How Can I Get a Copy of a Last Will & Testament?

By Bryan Driscoll, J.D.

How Can I Get a Copy of a Last Will & Testament?

By Bryan Driscoll, J.D.

Getting a copy of a last will and testament can be as simple as requesting to view it from the clerk. However, privacy can be an issue so there are certain steps you must follow to get a copy of it. A last will and testament is a legal document that lays out the wishes and desires of the person creating the will, who is referred to as the testator. While the testator is alive, a will is a private and revocable document that can be created by oneself, by using a skilled estate planning attorney.Woman in plaid shirt sifting through paperwork

How to Get a Copy of a Will

No one has any right to view someone's will while that person is alive. However, the testator is free to provide copies or tell others what is in the actual will if he or she wishes to share that information. Generally, close family members will share such details as they want their family to be aware of what is being given in the will and to whom.

After the testator dies, the will becomes public record and can be viewed by anyone. If you need to view a will, you can follow these steps to make sure you're not missing any details.

If the testator is still living, ask them for a copy. It is their right to say no. If the testator allows you to view a copy, respect their privacy by keeping the details confidential. A will is a personal and thoughtful legal document that should be treated with respect.

1. Get the probate file number.

Your first step in getting a copy of a will in probate is to get the probate file number. The court will only open probate after the testator has died.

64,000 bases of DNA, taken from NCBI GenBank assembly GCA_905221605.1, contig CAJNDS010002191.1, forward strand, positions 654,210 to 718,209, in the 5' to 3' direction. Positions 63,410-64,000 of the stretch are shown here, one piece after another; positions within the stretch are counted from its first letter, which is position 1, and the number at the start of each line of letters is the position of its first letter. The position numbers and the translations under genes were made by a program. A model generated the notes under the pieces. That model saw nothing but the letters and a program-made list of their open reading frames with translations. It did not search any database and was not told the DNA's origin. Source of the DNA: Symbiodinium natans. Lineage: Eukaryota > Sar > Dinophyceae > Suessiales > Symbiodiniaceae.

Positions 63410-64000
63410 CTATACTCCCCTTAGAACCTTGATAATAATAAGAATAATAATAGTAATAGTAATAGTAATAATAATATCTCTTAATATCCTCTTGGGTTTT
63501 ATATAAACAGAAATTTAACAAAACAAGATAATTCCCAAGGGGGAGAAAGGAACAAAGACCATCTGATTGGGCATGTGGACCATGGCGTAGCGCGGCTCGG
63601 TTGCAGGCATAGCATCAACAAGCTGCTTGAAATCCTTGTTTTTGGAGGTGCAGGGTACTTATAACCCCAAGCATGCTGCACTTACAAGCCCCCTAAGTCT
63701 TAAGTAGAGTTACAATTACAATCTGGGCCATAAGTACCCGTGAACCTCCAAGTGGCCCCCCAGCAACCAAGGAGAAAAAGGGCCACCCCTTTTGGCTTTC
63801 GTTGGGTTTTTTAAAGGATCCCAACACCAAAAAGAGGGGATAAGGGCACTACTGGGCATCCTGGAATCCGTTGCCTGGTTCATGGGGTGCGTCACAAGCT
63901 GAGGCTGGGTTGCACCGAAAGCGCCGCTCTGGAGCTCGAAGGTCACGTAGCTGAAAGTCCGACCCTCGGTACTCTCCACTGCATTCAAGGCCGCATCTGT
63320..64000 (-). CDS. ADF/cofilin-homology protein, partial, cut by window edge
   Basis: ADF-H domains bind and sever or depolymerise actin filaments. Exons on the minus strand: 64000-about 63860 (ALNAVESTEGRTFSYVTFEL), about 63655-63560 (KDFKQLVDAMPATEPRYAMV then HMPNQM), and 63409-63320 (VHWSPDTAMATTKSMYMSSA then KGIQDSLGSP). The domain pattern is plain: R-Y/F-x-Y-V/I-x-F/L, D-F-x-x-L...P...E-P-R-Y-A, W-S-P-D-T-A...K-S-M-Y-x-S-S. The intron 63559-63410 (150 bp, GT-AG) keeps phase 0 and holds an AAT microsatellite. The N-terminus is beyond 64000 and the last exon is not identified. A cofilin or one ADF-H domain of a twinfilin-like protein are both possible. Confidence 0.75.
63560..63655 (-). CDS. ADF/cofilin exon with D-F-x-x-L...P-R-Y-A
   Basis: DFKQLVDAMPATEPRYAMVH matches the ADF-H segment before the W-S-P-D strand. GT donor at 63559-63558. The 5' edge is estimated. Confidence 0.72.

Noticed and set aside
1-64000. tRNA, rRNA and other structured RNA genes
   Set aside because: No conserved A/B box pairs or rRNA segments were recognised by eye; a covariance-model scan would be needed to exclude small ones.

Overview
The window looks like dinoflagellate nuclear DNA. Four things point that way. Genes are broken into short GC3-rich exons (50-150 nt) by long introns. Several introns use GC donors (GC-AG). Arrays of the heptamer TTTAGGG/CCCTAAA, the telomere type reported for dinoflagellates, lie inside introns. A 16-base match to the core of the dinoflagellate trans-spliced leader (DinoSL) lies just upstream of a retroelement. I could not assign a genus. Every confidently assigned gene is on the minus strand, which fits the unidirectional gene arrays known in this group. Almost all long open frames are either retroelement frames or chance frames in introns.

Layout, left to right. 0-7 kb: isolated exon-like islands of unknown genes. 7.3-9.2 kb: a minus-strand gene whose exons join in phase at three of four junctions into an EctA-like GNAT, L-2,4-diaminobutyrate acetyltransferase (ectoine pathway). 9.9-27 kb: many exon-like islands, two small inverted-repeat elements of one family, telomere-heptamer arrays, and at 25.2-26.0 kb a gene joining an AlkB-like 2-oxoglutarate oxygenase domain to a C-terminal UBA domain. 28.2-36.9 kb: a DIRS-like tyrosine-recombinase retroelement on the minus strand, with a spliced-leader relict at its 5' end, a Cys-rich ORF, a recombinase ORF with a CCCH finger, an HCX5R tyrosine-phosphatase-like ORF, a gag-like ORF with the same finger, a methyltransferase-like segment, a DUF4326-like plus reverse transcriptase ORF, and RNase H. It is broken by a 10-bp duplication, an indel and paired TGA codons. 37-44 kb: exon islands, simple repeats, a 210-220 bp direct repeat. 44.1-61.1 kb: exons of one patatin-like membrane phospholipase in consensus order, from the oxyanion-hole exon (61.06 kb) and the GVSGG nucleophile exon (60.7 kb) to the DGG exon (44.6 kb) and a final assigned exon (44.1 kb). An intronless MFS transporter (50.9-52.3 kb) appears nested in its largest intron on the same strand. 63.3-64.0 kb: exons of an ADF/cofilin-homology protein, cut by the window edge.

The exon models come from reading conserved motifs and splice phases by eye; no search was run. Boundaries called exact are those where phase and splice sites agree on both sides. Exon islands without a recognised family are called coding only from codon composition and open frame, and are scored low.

You can call the probate clerk at the courthouse where probate has been opened and provide the testator's name. The clerk will give you the probate file number over the phone.

2. Go to the courthouse.

Now that you have the probate file number, you can go to the courthouse to request a viewing of the probate file, which includes the will. If you intend on requesting a copy of the will, you'll have to pay a nominal fee.

Once you arrive at the courthouse, you'll want to locate the probate clerk's office. In smaller courthouses, they may have several civil clerks covering multiple departments in one office. In larger courthouses, however, the probate clerk will be separate from others which their own office dedicated to such matters.

3. Request viewing and a copy of the will

When you speak with the probate clerk, they will ask you for the probate file number of the file you wish to view. The clerk will then locate the file and present it to you to view.

Many courthouses will have a special room set aside where you can view the file. This is a locked room and you're not allowed to remove the file from the room. When you're finished viewing the files, you can request that the clerk make a copy of the will for you. After paying the fee, you are free to leave with your copy of the will.


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